Holi festival

Holi is the festival of colours and it is celebrated widely especially in India and Nepal. Holi celebrations involve throwing coloured Holi powder and coloured water at people, but the festival also celebrates the arrival of spring. The Holi festival is celebrated around the world in Hindu communities, but the biggest festivities are around India, especially in North India as well as in Nepal. Holi is timed according to the lunar calendar but it usually falls on two days in March.

More information on Holi powder


Festival of Colours and the Spring


Holi celebrations last two days. The night before the main day of Holi is called Holika Dahan and the main day is called Rangwali Holi. In the evening of Holika Dahan, fires are lit and effigies of Holika are burned. According to a legend Holika was the evil sister of a demon king and was burned in a fire, and Holi fires are a symbol of good winning over evil. Holi also celebrates the victory of good over evil and it is a day for forgiving past errors and ending conflicts.

How Holi is Celebrated

n the morning of the main day of celebrations, Rangawan Holi, celebrations start in the morning and continue throughout the day and into the evening. Colourful powders called gulal are thrown at friends, neighbours and passers-by. Holi powder is also mixed with water and people are then drenched in coloured water. In the past the powder was made with natural ingredients such as turmeric powder and other natural coloured ingredients. Many people still make their own natural colour powders at home, but today it is common to buy commercial powders that are made with synthetic ingredients.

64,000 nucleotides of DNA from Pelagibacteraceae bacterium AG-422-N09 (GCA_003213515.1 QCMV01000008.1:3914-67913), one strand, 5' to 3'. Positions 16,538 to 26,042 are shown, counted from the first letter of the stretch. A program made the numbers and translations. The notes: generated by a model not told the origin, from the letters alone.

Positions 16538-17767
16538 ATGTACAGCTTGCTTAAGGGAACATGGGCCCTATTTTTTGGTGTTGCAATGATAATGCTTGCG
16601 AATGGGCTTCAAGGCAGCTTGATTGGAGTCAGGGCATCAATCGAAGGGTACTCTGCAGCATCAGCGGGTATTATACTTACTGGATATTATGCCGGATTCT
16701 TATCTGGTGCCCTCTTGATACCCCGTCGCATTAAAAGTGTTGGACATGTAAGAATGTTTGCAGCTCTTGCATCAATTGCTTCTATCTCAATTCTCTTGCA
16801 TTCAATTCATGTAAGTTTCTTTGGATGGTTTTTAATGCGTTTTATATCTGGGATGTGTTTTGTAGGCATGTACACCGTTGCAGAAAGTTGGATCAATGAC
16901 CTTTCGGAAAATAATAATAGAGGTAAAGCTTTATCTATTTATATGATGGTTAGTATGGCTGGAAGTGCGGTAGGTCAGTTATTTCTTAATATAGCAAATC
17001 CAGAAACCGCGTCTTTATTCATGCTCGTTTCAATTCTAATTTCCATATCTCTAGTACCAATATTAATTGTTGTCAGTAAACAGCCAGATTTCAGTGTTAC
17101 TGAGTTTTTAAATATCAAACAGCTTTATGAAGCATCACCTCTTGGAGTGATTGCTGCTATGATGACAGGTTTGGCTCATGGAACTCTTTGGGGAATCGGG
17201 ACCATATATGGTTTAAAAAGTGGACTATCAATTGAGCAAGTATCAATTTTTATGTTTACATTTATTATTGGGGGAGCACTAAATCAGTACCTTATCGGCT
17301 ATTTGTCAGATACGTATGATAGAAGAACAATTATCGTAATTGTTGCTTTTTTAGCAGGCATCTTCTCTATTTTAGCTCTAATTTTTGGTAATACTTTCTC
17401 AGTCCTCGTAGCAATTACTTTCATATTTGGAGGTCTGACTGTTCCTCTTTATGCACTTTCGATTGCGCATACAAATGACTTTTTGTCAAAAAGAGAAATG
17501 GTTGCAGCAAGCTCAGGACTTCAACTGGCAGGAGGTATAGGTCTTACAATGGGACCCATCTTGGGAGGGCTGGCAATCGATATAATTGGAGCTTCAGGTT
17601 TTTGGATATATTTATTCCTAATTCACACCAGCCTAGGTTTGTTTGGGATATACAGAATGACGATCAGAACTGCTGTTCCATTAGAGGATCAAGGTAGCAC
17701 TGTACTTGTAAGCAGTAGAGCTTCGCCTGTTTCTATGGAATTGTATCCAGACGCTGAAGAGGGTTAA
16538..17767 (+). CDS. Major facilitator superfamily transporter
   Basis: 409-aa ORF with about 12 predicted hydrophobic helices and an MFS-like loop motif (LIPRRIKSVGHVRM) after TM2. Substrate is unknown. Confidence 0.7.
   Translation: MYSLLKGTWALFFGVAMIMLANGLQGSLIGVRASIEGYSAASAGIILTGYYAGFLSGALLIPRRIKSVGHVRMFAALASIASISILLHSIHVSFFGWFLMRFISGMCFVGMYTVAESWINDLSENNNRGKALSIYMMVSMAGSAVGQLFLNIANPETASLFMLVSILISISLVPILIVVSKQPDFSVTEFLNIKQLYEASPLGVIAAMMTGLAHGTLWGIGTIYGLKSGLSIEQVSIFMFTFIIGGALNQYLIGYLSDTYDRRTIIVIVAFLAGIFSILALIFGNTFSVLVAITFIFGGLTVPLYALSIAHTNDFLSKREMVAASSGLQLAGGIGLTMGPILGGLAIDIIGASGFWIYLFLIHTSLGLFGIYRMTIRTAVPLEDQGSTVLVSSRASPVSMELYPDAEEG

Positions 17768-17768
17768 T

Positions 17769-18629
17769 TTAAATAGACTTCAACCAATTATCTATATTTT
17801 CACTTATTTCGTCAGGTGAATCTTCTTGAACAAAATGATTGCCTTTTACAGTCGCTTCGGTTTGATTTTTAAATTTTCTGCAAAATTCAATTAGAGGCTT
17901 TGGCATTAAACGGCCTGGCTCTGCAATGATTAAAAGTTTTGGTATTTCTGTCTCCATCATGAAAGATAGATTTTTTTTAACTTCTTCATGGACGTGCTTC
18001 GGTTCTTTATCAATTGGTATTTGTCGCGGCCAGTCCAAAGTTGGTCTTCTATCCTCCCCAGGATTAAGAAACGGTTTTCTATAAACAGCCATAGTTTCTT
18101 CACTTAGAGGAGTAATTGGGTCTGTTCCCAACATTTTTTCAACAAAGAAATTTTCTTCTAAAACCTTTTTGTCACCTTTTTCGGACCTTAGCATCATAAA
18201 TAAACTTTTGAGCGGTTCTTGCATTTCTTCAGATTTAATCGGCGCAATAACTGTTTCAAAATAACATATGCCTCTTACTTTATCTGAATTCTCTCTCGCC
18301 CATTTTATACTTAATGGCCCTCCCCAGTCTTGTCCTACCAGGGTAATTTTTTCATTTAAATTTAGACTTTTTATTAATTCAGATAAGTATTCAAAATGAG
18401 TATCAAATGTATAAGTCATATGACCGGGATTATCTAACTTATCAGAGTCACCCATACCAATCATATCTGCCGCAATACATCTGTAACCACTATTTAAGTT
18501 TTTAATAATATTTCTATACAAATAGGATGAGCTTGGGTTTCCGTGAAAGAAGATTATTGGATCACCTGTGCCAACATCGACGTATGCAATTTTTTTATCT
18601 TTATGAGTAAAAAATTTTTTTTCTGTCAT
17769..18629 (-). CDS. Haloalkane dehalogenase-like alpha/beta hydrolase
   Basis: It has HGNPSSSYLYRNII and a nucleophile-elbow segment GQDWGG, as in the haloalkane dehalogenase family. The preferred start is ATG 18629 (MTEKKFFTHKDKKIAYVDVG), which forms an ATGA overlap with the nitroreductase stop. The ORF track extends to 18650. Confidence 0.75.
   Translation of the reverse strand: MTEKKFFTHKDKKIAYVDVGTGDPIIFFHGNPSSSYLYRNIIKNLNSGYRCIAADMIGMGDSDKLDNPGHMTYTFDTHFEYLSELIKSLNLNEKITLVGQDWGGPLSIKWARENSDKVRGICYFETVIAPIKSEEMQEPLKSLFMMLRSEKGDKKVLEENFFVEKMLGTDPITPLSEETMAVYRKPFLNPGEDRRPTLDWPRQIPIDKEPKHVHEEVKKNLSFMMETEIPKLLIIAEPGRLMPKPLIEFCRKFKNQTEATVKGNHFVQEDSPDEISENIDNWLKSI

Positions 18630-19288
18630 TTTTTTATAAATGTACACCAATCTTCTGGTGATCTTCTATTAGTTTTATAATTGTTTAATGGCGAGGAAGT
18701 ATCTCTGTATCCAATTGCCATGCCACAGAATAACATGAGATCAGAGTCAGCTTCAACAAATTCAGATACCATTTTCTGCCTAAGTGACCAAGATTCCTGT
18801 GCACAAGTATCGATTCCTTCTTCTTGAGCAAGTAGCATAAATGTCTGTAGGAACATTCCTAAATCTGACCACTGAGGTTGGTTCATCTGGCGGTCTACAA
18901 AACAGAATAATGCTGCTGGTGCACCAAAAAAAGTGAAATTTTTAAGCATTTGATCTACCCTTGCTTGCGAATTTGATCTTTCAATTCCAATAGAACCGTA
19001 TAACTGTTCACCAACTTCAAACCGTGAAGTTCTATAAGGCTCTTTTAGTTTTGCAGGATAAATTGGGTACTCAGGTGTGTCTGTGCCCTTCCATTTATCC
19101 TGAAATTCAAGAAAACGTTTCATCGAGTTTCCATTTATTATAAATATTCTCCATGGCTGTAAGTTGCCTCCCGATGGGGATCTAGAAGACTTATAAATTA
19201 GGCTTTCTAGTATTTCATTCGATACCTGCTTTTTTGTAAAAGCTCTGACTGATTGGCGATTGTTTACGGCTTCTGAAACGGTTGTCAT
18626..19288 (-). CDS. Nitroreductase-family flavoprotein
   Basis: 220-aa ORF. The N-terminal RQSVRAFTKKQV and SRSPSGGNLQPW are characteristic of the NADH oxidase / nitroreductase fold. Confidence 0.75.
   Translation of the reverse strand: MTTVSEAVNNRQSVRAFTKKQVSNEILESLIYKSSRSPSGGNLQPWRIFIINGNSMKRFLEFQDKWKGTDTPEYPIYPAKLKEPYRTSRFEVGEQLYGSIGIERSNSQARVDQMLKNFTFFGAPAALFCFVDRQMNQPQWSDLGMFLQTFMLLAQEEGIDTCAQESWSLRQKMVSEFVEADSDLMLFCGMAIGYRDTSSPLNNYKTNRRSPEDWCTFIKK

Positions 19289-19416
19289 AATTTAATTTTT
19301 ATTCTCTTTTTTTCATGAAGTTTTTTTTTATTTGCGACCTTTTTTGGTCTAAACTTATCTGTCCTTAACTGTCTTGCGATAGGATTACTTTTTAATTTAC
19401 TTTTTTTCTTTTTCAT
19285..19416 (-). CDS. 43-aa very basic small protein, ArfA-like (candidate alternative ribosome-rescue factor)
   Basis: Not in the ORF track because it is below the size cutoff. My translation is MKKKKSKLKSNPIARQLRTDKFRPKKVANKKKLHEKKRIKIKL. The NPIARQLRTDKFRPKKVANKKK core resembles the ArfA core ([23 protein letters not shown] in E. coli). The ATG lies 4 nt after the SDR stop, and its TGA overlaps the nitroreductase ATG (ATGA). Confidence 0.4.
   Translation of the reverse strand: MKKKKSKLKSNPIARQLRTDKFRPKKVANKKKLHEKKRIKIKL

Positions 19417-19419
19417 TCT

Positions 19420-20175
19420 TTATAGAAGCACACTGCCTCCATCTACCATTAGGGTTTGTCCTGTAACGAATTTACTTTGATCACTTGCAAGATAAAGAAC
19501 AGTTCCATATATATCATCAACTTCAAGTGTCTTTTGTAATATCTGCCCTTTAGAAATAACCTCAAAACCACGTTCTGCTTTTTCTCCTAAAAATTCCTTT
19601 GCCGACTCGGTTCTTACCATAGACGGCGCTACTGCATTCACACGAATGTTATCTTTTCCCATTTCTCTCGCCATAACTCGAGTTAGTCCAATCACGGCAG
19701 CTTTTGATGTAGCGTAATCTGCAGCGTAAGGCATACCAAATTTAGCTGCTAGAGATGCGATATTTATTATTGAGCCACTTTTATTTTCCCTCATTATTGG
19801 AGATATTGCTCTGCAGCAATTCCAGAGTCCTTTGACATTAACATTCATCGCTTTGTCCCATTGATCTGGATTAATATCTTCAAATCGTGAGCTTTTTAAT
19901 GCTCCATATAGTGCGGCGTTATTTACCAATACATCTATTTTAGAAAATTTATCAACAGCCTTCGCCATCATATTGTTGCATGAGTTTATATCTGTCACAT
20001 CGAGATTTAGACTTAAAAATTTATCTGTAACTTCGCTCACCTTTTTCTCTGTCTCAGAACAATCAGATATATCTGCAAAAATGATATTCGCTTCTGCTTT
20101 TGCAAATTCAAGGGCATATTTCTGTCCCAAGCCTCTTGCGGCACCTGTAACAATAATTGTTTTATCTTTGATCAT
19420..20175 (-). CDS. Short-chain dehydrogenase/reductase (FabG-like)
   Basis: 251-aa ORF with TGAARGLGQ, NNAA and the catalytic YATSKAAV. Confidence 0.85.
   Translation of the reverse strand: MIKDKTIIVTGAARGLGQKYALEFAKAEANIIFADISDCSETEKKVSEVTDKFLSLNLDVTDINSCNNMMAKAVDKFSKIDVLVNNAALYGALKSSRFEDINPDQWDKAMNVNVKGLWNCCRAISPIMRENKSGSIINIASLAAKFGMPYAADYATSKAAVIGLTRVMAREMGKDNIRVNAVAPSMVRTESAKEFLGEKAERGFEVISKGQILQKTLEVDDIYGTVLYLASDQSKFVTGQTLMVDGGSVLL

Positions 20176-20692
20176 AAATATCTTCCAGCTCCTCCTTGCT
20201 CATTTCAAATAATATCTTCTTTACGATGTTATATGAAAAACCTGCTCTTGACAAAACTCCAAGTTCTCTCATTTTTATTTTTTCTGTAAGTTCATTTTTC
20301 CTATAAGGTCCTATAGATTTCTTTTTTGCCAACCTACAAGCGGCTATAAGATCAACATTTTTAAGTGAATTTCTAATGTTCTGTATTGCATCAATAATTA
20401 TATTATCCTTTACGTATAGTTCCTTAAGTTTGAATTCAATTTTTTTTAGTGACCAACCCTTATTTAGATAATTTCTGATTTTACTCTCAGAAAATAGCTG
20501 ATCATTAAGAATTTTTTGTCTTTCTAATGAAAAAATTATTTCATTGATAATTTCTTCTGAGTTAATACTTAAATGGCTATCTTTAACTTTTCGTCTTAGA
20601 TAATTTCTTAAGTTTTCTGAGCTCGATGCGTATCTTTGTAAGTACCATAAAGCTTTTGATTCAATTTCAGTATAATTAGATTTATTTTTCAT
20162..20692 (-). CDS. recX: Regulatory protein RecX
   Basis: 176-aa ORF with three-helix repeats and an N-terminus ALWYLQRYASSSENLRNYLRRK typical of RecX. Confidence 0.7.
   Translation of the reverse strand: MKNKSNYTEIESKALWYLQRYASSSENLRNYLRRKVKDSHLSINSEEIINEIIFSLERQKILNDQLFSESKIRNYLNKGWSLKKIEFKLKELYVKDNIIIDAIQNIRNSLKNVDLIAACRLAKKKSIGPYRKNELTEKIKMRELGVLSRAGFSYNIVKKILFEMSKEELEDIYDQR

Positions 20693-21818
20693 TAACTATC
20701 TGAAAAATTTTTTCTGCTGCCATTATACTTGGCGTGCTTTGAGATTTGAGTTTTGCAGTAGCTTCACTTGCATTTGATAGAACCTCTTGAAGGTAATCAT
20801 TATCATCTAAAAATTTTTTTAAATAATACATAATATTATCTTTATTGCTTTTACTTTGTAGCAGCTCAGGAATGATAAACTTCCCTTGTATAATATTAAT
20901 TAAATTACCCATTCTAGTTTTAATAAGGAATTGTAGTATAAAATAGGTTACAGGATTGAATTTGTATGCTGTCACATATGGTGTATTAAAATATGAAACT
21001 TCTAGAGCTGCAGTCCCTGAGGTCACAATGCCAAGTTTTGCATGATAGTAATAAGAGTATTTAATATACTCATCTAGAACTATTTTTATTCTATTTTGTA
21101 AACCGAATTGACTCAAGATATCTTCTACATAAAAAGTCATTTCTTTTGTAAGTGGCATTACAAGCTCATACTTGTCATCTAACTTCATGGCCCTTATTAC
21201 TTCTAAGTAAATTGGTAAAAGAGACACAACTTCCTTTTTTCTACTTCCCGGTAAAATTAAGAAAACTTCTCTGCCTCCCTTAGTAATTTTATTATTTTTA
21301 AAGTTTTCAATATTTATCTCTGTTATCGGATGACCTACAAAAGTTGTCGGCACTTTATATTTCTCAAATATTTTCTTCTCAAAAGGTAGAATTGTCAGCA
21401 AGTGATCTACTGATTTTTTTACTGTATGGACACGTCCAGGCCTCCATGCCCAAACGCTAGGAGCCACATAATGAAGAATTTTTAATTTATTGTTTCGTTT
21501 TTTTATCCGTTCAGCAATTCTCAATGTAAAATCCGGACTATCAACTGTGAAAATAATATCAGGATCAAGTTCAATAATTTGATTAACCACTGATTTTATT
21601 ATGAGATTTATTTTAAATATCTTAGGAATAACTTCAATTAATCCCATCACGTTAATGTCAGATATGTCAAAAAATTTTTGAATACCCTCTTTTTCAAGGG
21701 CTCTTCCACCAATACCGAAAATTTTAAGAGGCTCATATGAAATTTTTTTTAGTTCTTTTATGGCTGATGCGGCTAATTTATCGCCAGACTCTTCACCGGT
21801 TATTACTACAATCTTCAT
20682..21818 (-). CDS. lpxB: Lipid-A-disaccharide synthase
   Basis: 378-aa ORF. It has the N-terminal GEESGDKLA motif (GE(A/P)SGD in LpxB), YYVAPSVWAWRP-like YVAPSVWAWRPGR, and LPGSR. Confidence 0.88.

On the day of Rangawan Holi everyone who goes out of the house gets drenched in coloured water and covered with colourful powder. Coloured water and powder is thrown at family members, friends and strangers. Outside on the streets and in other public places there are large gatherings of people, where everyone throws colours at each other. Water balloons are filled with coloured water and thrown at the crowds. The celebrations continue until late at night, and throughout the day everyone gets completely covered with colour. Holi is a day when everyone celebrates together and gets drenched in red, yellow, purple, green and blue.


Tips for Celebrating Holi


On the day of Holi it is best to wear old clothes that can be thrown away after they are covered with colour. Everyone who goes out will be covered with powder and water sooner or later and it is best to join in the festivities. The traditional natural colour powders and homemade powders are safe to use but today's synthetic powders contain chemical ingredients that can irritate the skin and can also be difficult to remove. Most people apply moisturizer or vegetable oils on their skin and their hair before going out so that they colour is easier to remove afterwards. It is also recommended to wear sunglasses to protect your eyes from the powders.